Assessing the entrepreneurial ecosystem readiness to support high-growth digital startups in South Africa

dc.contributor.authorPardesi, Sabica
dc.date.accessioned2022-09-23T08:04:53Z
dc.date.available2022-09-23T08:04:53Z
dc.date.issued2021
dc.descriptionA research report submitted to the Faculty of Commerce, Law and Management, University of the Witwatersrand, in partial fulfilment of the requirements for the degree of Master of Management (in the field of Digital Business), 2021en_ZA
dc.description.abstractThere has been a prevalence of studies that suggest that high-growth startups are an important determinant of national economic growth. Furthermore, with both the transition into the digital economy and the emergence of digital technologies, entrepreneurs and new ventures are increasing at an exponential rate globally. This has led to a rise in ‘entrepreneurial ecosystem’ studies that aim to understand how to establish environments that can best assist these new ventures. The focus of this qualitative study was to explore and assess how the entrepreneurial ecosystem supports venture growth for high-growth digital startups in South Africa. In contrast to popularised local studies that focus on the material manifestation of the ecosystem, this study honed into the narratives of twelve founders within the framework of a dynamic capabilities model in order to explore how they identified, captured, and redeployed resources and opportunities as well as the role that location played in supporting their venture growth. The data was collected through semi-structured interviews and analysed using an exploratory approach. The contributions underline the dynamic relationship that digital startup founders have with other ecosystem actors. The first key finding revealed that the South African entrepreneurial ecosystem is primarily led by entrepreneurs who had developed advanced sensing capabilities, i.e., the ability to recognise opportunities within the entrepreneurial ecosystem. The second key finding revealed that all of the interviewed founders took on significant personal and financial risk when starting their businesses. South African stakeholders show increasing concerns about the high-failure rate of startups. It was concluded that there needs to be two differentiated strategies to support high-growth entrepreneurship; one that supports experienced entrepreneurs, and one that is focused on nurturing younger inexperienced entrepreneurs. Linked to this, risk appetite should be viewed as an independent determinant for ecosystem growth; it is the missing glue required to promote innovative entrepreneurship. Lastly, recommendations were made for both ecosystem stakeholders and technology-based entrepreneurs looking to scale in the South African entrepreneurial ecosystemen_ZA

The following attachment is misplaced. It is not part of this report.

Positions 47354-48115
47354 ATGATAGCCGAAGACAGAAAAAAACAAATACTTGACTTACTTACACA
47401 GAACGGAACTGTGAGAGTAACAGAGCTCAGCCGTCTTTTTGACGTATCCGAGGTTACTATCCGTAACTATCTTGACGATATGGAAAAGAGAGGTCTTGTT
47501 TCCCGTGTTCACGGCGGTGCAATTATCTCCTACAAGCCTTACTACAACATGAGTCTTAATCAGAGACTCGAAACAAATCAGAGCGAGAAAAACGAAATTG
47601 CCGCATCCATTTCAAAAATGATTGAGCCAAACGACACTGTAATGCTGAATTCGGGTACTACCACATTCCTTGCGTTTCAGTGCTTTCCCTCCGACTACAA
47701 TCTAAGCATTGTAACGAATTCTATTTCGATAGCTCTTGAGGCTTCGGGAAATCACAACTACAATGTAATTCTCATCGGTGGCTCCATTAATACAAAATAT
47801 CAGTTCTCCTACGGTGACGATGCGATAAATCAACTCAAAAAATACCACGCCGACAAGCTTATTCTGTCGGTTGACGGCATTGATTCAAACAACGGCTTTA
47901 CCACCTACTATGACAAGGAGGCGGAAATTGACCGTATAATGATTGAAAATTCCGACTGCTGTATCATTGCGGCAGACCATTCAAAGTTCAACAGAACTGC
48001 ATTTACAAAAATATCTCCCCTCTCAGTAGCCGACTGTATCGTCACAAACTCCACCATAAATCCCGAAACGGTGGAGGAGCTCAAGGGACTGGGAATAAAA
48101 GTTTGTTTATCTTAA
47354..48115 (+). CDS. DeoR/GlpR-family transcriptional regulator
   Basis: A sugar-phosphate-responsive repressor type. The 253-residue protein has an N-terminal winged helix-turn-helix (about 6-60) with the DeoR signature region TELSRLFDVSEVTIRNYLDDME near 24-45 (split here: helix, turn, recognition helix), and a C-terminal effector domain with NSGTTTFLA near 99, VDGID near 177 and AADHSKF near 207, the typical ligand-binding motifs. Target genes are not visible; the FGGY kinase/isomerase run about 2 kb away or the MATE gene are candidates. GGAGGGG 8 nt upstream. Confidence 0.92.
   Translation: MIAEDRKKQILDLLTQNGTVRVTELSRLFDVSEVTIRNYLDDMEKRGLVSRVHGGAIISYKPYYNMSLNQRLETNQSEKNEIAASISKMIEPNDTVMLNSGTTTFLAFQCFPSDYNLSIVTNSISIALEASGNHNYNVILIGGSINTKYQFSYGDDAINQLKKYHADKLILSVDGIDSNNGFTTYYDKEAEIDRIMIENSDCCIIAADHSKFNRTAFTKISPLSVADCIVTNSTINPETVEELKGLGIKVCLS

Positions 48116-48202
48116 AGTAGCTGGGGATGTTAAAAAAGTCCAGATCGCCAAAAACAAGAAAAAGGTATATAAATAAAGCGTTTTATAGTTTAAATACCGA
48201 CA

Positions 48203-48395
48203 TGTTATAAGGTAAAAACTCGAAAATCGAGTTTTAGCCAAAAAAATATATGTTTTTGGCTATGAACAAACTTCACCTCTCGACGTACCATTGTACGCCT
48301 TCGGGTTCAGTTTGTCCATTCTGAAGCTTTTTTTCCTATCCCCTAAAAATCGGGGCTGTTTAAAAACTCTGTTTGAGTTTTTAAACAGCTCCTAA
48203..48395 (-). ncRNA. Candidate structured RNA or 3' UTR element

dc.description.librarianCK2022en_ZA
dc.facultyFaculty of Commerce, Law and Managementen_ZA
dc.identifier.urihttps://hdl.handle.net/10539/33306
dc.language.isoenen_ZA
dc.schoolWits Business Schoolen_ZA
dc.titleAssessing the entrepreneurial ecosystem readiness to support high-growth digital startups in South Africaen_ZA
dc.typeThesisen_ZA
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